The fast of Mother Drexel

“If we live the Gospel, we will be people of justice
and our lives will bring good news to the poor.”
Saint Katherine Drexel

Katherine Drexel came from money, but also from a house in Philadelphia where prayer and open doors for the poor were part of her growing up.

She saw a need for responding to blacks and Native Americans (who were called “Colored and Indians” in her day) and asked the pope to send priests for them. Pope Leo XIII told her to be a missionary. And she did.

She founded the Sisters of the Blessed Sacrament to work with blacks and Native Americans, founding schools and even Xavier University in New Orleans.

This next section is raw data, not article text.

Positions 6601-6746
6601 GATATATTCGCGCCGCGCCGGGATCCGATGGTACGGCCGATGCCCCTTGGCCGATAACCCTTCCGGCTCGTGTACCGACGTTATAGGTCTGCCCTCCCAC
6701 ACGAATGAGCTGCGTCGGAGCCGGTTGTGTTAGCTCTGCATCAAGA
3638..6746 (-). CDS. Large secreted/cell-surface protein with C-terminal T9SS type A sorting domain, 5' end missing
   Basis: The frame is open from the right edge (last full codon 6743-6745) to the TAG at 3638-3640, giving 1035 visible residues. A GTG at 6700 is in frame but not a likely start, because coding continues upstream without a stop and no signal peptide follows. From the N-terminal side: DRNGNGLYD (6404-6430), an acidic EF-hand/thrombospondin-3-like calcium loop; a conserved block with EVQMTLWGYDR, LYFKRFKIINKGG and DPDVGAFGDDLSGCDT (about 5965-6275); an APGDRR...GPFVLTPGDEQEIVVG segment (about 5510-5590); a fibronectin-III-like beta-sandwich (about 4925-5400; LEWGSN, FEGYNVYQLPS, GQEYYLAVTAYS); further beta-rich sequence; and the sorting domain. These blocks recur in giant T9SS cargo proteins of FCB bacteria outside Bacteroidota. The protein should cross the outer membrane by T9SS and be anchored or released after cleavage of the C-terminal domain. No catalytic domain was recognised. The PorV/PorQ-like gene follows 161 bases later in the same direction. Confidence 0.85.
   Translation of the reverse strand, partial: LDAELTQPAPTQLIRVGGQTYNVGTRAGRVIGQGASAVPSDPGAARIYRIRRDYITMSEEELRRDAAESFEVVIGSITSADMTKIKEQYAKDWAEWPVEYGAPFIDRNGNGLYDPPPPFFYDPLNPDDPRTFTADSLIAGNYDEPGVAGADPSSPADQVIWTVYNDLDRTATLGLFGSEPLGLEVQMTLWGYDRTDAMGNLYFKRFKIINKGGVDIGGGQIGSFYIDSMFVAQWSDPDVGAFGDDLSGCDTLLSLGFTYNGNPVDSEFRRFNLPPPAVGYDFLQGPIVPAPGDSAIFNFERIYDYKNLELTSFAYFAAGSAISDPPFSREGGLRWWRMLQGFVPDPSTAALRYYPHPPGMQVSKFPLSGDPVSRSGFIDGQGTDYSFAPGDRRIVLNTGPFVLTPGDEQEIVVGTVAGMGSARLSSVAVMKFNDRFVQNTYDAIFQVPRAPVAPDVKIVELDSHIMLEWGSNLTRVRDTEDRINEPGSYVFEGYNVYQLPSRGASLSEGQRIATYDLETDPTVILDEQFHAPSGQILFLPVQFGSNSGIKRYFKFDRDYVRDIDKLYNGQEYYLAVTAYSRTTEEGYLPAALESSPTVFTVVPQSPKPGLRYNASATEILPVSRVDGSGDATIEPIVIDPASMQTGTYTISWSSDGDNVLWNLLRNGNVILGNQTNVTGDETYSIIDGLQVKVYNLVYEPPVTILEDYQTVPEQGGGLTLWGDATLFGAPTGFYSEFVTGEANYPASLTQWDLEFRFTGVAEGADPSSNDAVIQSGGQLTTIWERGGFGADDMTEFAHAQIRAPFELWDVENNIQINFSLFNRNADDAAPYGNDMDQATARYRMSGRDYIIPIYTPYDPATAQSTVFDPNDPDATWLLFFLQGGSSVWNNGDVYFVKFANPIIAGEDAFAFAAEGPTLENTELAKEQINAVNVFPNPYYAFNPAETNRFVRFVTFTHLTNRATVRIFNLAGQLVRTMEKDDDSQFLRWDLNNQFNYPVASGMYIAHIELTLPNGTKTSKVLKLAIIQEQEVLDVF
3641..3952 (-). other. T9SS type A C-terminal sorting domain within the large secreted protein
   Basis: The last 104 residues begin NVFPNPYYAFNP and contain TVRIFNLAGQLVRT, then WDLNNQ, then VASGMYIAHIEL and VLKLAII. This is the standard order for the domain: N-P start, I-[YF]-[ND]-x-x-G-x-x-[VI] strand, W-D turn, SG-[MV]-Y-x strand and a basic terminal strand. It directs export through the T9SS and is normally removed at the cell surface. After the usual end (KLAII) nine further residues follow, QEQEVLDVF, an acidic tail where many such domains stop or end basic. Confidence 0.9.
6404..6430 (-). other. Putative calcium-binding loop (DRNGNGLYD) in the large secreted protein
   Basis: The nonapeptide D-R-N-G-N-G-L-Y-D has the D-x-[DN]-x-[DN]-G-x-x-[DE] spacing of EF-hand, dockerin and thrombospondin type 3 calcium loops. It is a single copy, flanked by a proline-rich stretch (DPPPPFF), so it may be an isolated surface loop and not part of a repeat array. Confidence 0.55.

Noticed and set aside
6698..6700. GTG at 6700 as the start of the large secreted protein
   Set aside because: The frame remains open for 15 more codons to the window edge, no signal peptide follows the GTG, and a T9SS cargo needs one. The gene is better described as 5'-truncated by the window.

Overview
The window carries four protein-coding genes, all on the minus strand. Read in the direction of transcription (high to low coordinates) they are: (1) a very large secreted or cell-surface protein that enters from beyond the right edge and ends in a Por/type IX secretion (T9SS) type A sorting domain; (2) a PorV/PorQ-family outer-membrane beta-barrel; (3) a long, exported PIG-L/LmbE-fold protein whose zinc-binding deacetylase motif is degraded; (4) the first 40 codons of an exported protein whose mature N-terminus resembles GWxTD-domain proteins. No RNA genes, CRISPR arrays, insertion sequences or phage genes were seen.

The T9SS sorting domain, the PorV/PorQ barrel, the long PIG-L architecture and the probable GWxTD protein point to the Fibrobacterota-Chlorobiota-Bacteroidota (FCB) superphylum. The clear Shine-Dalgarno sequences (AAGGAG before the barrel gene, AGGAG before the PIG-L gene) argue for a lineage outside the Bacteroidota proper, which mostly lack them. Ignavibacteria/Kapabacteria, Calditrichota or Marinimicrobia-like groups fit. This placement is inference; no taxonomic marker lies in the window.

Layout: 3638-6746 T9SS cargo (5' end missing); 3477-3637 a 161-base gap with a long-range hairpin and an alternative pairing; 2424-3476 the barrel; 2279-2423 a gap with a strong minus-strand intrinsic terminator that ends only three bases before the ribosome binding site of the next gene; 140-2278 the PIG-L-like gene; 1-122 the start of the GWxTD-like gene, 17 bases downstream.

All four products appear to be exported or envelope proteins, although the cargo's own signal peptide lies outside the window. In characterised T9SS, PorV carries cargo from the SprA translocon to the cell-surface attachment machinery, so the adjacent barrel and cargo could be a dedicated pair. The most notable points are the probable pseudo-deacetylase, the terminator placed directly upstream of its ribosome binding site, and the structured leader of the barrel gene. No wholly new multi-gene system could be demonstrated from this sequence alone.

Though she and her sisters inherited millions, she never used the money for her congregation but assisted others in responding to needs of the marginalized.

Though it might seem that her approach was mostly what some would term “charity,” it is important to realize that Mother Drexel also spoke out against segregation before the civil rights movement. Her sisters were threatened for their commitment to blacks.

She is one of those who live out today’s reading from Isaiah 58:

This, is the fasting that I wish:
releasing those bound unjustly, untying the thongs of the yoke;
Setting free the oppressed, breaking every yoke;
Sharing your bread with the hungry, sheltering the oppressed and the homeless;
Clothing the naked when you see them, and not turning your back on your own.

May we too be people who respond to those in need as missionaries of the love, justice, and mercy of God.

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